Have you been in an accident that involves more than two other parties? Your immediate reaction after the accident is undoubtedly checking on the health of all involved.
But once the crisis moment has passed you should turn your attention to the practicalities (and difficulty) of 3 car claims. There are some unique threats and dynamics you should understand when it comes to a multi-car accident or “pileup”.
We're here to help you protect your rights and will clearly explain all the relevant details surrounding this type of claim. Specifically we'll cover….
What Are the Common Causes of Multi-Car Accidents?
What Unique Risks Are Associated with Multi-Car Accidents?
How to Deal With an Accident Claim Involving Multiple Parties?
How Much Can You Settle Your Multi Car Accident Claim For?
Let's get started….
According to the National Safety Council last year there was a spike in motor vehicle accidents, including ones that caused a fatality . Many of these accidents were multi-car.
When you look under the surface to determine the common causes of multi-car accidents you'll find many of the same culprits as normal car accidents.
Multi car accidents can be particularly serious for some unique reasons. A lot of 3 car accidents involve both a primary and secondary impact. So there is a double risk from the perspective of injury and property damage.
The primary (or first) impact occurs when the at-fault driver collides with another vehicle. The secondary impact follows the primary when other drivers attempt to avoid being involved and run into each other or other objects. Many times an accident was made worse by other drivers overcorrecting and trying to avoid a crash.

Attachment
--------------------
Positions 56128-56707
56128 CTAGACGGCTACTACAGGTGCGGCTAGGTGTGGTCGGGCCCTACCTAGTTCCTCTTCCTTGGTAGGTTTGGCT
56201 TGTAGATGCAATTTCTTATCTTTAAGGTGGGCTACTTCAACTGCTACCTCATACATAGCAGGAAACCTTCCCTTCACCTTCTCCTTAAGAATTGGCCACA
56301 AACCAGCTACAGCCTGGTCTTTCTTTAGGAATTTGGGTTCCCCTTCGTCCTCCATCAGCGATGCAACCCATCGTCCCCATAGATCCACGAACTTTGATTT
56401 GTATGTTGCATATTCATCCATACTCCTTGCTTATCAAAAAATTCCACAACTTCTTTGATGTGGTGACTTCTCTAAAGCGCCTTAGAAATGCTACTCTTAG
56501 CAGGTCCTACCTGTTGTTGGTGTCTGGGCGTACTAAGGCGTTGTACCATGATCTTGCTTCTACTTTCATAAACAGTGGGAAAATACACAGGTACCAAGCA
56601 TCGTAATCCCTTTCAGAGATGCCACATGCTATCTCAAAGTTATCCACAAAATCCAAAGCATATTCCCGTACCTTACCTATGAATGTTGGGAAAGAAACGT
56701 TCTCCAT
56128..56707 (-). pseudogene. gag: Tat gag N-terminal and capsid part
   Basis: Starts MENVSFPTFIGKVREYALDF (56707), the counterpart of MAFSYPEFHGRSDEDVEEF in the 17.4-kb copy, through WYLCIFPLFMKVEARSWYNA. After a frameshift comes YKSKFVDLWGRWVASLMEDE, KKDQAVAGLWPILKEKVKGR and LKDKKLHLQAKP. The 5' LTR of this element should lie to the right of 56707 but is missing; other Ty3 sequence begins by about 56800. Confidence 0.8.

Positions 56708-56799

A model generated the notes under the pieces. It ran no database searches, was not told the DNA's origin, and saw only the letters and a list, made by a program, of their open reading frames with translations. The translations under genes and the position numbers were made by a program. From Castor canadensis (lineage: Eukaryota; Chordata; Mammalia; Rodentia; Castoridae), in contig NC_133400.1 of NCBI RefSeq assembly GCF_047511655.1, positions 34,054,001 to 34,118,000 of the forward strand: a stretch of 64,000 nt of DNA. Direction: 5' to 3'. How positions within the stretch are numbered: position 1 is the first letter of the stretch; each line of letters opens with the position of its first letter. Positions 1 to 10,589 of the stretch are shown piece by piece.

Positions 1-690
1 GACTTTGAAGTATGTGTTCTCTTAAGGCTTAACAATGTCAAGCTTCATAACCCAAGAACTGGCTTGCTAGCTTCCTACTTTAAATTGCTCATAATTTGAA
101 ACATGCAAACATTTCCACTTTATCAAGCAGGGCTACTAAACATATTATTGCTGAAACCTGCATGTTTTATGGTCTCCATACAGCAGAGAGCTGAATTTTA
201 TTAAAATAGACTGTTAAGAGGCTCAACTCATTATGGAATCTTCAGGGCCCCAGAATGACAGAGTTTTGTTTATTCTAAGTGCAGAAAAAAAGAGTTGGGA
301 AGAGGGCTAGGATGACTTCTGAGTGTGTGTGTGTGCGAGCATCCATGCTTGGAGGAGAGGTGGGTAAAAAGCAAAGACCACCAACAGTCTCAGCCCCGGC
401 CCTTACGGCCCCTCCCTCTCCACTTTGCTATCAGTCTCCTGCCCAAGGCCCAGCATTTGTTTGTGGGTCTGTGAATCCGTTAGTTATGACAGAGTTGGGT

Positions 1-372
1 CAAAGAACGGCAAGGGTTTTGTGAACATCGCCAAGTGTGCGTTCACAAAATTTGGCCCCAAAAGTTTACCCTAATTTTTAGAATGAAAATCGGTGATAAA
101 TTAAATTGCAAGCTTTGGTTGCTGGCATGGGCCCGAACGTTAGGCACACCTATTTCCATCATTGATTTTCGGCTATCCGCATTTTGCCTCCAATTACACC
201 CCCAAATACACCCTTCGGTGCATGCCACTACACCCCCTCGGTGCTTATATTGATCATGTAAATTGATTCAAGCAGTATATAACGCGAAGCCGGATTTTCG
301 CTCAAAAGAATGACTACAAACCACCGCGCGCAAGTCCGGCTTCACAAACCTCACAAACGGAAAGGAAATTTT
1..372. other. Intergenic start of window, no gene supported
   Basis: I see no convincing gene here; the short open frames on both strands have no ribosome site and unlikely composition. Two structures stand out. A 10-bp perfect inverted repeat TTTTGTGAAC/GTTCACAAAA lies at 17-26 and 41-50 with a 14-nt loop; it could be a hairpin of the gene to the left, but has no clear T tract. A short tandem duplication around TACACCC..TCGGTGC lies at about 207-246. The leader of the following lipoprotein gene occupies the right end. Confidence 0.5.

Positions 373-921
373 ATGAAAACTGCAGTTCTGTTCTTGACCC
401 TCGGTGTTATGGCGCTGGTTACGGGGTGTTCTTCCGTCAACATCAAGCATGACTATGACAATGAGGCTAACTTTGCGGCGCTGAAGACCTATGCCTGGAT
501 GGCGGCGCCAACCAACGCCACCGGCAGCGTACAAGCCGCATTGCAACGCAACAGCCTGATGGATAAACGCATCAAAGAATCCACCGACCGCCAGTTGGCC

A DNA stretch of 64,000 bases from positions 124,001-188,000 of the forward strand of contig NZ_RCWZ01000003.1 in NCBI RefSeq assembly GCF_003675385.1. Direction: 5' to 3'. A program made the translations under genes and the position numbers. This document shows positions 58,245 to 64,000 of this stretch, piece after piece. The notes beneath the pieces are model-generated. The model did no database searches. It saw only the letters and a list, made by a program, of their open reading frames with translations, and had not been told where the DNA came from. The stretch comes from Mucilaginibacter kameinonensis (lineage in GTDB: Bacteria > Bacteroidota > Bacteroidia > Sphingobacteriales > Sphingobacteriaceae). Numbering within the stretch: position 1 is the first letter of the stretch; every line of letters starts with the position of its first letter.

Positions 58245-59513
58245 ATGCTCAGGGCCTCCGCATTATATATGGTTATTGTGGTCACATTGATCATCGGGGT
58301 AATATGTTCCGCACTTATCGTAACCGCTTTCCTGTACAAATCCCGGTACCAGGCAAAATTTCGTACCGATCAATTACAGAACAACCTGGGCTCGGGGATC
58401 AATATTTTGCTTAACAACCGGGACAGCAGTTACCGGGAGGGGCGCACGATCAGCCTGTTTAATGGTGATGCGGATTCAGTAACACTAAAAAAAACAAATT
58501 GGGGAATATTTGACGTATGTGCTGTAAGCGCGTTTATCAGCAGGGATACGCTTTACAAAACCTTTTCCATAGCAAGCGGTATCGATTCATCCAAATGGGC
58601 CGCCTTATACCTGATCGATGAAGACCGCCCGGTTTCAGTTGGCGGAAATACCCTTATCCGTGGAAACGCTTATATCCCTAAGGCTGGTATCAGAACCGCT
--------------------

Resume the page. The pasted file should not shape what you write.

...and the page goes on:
Another unique risk of multi-car accidents is that they often occur on highways. The high rate of speed on the highway makes other drivers less able to avoid them in the event that something goes wrong. Think of a bicycle race, when one cyclist goes down often a chain reaction is set off.
At the scene of a multi-car accident you'll be focused on the welfare of all parties involved but be sure not to discuss fault and to document as much information as you can (photos, police report, etc).
The biggest issue in a multi-car accident is untangling who was the negligent or at-fault driver. The dollar value of a multi-car accidents often runs quite high so an insurance company might assign a special investigator to review the case. The issue of fault is going to hinge largely on the factors of duty of care and proximate cause.
The trickiest aspect of an insurance claim involving multiple parties is that it's tough to assign blame fairly and equally among those responsible. Disputes often arise, and it's not uncommon for attorneys to get involved. There is also the issue of comparative vs contributory negligence.
After a multi-car accident, you'll want to report things to your insurance carrier. If your insurance isn't no-fault  you may want to file your own claim with the other party's insurance company. Going through your own insurance can often make things easier as they may simply compensate you and then subrogate.
If you're pursuing a claim through the other parties insurance be prepared to show some evidence of fault. If the evidence is on your side you will be in good shape and you can let the process play out.
However, keep in in mind that multi-car accidents often result in multiple claims for compensation and thus are usually contested and take longer. Getting an attorney to litigate for you may also be necessary, but each situation is different.
There is no way reliable to answer this question, but reviewing a few comparable cases might serve useful.
A multi-car accident has all the risk and hassle of a normal car accident claim compounded by the number of vehicles involved. If you've been involved in one just be sure to remember a few basics.
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